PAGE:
My favourite use of the word prune is Hagrid’s comment to Mr Dursley in the film ‘Harry Potter and the Philosopher’s Stone’. It was “Dry up Dursley you great prune”, said as he bent up the barrel of Dursley’s shotgun.
My name is Angus Prune and
This is my tune…It goes….
“I’m sorry, I’ll read that again”.
After school. Toast and jam. Mug of tea. Carpet. Coal fire.
Rose started singing this as soon as we solved that clue! 🙂
I could not get on the setters wavelength so i found this a grind, still enjoyable though, a nice way to pass the time .
An enjoyable grind that’s an interesting concept!
I noted that both the back page cryptic and toughie were assigned **/***, which is unusual.
An enjoyable solve with no obscurities or holdups.
Liked the surface of 19a and 23a which was in another crossword this week-can’t remember which one it was!.
Thanks for the usual picks-and setter.
another easy(ish) puzzle today but still enjoyable to solve. Like others I spent too long on *A* in 23a I was string or strand or straps in 18d.
Thanks to Mr K for the blog pics and music. CSNY up my Strasse.
What do you call a man with a spade on his head? Doug
What do you call a man withOUT a spade on his head? Douglas
Sorry I will get my coat
Thanks, John, I knew you’d come up with a few great 17d’s.
With reference to Daisygirl’s comment @15 above
“I said to the gym instructor: ‘Can you teach me to do the splits?’ He said: ‘How flexible are you?’ I said: ‘I can’t make Tuesdays.'”
Nice stroll in the park.
Thanks to Mr K
Was pleased to get a mention in the telegraph crossword email today for my clue in the “just for fun” competition for the word skate.
Hi, Toni. Congratulations on having your clue highlighted by our editor. A few other members of the BD community also got a mention – congrats to Jane, Prolixic, KiwiColin, Gazza, and anyone I’ve overlooked through not knowing their blog name.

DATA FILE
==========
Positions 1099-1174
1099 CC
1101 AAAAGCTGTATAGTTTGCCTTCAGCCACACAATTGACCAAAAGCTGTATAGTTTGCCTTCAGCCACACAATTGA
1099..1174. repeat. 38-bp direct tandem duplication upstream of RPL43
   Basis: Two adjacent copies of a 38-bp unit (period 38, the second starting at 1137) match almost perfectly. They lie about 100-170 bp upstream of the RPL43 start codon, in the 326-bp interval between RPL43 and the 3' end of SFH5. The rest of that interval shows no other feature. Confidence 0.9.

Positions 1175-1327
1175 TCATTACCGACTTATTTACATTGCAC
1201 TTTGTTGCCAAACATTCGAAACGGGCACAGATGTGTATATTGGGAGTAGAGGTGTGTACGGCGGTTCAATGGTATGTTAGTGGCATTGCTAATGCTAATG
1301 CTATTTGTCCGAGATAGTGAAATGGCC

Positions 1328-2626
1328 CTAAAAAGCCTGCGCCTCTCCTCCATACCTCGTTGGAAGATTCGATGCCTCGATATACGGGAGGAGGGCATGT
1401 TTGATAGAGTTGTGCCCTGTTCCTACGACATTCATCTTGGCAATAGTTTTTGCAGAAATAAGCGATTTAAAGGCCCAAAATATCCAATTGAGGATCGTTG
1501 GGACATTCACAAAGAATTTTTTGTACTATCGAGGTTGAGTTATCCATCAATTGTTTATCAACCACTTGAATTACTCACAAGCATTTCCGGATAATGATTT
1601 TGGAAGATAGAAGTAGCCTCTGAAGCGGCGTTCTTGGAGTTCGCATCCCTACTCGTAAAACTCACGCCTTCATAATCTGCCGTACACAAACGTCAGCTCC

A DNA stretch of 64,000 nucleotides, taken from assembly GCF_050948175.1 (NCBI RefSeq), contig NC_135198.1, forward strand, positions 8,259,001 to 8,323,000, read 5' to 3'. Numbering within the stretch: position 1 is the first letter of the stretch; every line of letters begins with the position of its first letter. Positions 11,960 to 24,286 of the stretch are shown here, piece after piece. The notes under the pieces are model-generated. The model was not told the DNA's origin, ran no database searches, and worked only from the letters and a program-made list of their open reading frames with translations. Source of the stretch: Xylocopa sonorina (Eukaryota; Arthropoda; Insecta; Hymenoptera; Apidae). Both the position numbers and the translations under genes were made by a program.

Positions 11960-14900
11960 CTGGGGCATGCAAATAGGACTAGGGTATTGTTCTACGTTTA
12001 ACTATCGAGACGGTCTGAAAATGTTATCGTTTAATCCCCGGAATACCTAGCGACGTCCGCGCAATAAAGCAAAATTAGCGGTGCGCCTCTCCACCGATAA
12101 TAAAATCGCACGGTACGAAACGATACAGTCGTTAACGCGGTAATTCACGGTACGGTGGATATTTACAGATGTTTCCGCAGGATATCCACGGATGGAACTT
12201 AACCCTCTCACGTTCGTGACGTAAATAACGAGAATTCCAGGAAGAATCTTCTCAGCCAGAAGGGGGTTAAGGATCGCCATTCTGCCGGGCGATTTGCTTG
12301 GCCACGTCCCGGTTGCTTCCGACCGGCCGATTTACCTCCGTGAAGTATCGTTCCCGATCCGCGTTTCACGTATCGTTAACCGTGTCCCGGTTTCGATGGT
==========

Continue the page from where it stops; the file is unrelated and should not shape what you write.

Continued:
Thank you. It’s the first time I’ve tried it.
Many congratulations, Toni.
Another clever clogs day when all the wags come out, makes for a biggly enjoyable blog – loved it!
I thought this was so much fun, very friendly for me except when I got to the SW, that took as long as the rest of it. I didn’t know 26a meant nit, I had the wrong answer in 18d, but sorted with Mr. K’s hints.
So much to like; 27a stood out for the red herring but I think fave is 7d.
Thanks to our setter for the fun, and to Mr. K for the review and my daily dose of cats – loved the thief.
I enjoyed this puzzle but like others took a while to get the pan out, and also tried to involve the Romanian tennis player. I’ve never heard of prune to describe a silly person either. I think my favourite is 22d for its simplicity – but it took ages for me to land on the answer! My joke is inspired by 10a: Afraid of Santa? You may be claustrophobic.
And it’s goodnight from me . . . Thanks to the compiler and Mr K.
Really pleasant not over taxing puzzle that was an ideal during coffee solve. 13ac stopped me square so was a bung in, but they all count.
Thanks to setter & MrK for review.
A nice Tuesday puzzle to while away the morning. Couple of iffy clues like 26a and 23a was a stretch IMHO. However I really liked 1a, 5d, 8d & 17d …. winner was 8d
Thanks to setter and Mr K